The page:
Nutrient identity modifies the destabilising effects of eutrophication in grasslands

Oliver Carroll, Evan Batzer, Siddharth Bharath, Elizabeth T. Borer, Sofía Campana, Ellen Esch, Yann Hautier, Timothy Ohlert, Eric W. Seabloom, Peter B. Adler, Jonathan D. Bakker, Lori Biederman, Miguel N. Bugalho, Maria Caldeira, Qingqing Chen, Kendi F. Davies, Philip A. Fay, Johannes M.H. Knops, Kimberly Komatsu, Jason P. MartinaKevin S. McCann, Joslin L. Moore, John W. Morgan, Taofeek O. Muraina, Brooke Osborne, Anita C. Risch, Carly Stevens, Peter A. Wilfahrt, Laura Yahdjian, Andrew S. MacDougall

Research output: Contribution to journalLetterpeer-review

1 Scopus citations

Abstract

Nutrient enrichment can simultaneously increase and destabilise plant biomass production, with co-limitation by multiple nutrients potentially intensifying these effects. Here, we test how factorial additions of nitrogen (N), phosphorus (P) and potassium with essential nutrients (K+) affect the stability (mean/standard deviation) of aboveground biomass in 34 grasslands over 7 years. Destabilisation with fertilisation was prevalent but was driven by single nutrients, not synergistic nutrient interactions. On average, N-based treatments increased mean biomass production by 21–51% but increased its standard deviation by 40–68% and so consistently reduced stability. Adding P increased interannual variability and reduced stability without altering mean biomass, while K+ had no general effects. Declines in stability were largest in the most nutrient-limited grasslands, or where nutrients reduced species richness or intensified species synchrony. We show that nutrients can differentially impact the stability of biomass production, with N and P in particular disproportionately increasing its interannual variability.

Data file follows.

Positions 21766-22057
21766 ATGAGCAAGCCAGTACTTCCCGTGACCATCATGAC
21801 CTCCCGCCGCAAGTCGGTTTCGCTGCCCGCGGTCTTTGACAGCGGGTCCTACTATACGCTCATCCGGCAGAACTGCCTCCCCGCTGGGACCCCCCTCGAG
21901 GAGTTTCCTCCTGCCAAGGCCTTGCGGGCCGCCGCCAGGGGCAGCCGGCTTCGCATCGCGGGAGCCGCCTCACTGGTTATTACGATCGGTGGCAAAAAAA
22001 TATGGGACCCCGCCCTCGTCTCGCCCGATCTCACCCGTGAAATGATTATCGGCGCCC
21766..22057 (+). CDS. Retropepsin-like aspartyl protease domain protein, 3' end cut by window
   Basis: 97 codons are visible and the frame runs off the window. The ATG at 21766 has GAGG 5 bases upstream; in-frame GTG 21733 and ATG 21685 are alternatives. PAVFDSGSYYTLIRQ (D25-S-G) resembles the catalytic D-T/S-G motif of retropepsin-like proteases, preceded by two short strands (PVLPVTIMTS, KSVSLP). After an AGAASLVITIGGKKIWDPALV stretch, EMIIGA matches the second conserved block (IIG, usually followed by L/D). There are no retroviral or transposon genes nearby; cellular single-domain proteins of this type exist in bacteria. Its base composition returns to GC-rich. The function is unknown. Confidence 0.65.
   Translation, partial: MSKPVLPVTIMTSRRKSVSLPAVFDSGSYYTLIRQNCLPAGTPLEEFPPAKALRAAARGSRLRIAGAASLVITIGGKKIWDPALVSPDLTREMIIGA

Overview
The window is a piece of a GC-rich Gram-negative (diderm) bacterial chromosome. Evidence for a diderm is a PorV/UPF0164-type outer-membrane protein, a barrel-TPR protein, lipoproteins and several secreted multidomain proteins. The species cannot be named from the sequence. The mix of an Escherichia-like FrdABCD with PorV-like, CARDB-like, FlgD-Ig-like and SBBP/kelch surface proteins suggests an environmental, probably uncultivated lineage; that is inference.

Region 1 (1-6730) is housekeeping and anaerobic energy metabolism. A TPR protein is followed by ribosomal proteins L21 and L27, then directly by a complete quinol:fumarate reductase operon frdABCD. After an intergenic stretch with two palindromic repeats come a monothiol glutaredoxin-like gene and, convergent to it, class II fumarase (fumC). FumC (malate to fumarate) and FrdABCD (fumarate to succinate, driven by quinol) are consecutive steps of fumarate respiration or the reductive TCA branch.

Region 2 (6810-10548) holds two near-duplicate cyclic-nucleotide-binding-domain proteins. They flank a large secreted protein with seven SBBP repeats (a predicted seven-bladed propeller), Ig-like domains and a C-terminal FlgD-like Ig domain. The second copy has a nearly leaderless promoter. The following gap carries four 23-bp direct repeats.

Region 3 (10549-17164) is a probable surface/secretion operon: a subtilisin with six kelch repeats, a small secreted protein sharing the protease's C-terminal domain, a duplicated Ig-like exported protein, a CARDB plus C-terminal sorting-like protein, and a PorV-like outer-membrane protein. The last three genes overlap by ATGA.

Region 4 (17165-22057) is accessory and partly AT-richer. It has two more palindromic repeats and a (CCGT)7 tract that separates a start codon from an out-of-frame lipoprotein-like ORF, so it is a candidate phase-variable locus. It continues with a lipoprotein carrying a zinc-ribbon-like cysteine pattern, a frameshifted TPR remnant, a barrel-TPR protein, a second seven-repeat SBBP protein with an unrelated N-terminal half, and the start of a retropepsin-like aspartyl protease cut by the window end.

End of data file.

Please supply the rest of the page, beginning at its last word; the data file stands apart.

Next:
Original languageEnglish (US)
Pages (from-to)754-765
Number of pages12
JournalEcology letters
Volume25
Issue number4
DOIs
StatePublished - Apr 2022

Bibliographical note

Funding Information:
Funding for O.C., E.E. and A.S.M. was provided by the Canada First Research Excellence Fund, the University of Guelph's ‘Food From Thought’ programme and the Natural Sciences and Engineering Research Council of Canada. This work was generated using data from the Nutrient Network ( http://www.nutnet.org ) experiment, funded at the site‐scale by individual researchers. Coordination and data management have been supported by funding to E. Borer and E. Seabloom from the National Science Foundation Research Coordination Network (NSF‐DEB‐1042132) and Long Term Ecological Research (NSF‐DEB‐1234162 and NSF‐DEB‐1831944 to Cedar Creek LTER) programmes, and the Institute on the Environment (DG‐0001‐13). We also thank the Minnesota Supercomputer Institute for hosting project data and the Institute on the Environment for hosting Network meetings. Any use of trade, product, or firm names is for descriptive purposes only and does not imply endorsement by the U.S. Government.

Funding Information:
Funding for O.C., E.E. and A.S.M. was provided by the Canada First Research Excellence Fund, the University of Guelph's ?Food From Thought? programme and the Natural Sciences and Engineering Research Council of Canada. This work was generated using data from the Nutrient Network (http://www.nutnet.org) experiment, funded at the site-scale by individual researchers. Coordination and data management have been supported by funding to E. Borer and E. Seabloom from the National Science Foundation Research Coordination Network (NSF-DEB-1042132) and Long Term Ecological Research (NSF-DEB-1234162 and NSF-DEB-1831944 to Cedar Creek LTER) programmes, and the Institute on the Environment (DG-0001-13). We also thank the Minnesota Supercomputer Institute for hosting project data and the Institute on the Environment for hosting Network meetings. Any use of trade, product, or firm names is for descriptive purposes only and does not imply endorsement by the U.S. Government.

Publisher Copyright:
© 2021 John Wiley & Sons Ltd.

Keywords

  • biodiversity loss
  • biomass
  • co-limitation
  • ecosystem function
  • ecosystem stability
  • nutrient Network (NutNet)
  • nutrient enrichment
  • synchrony
  • variability

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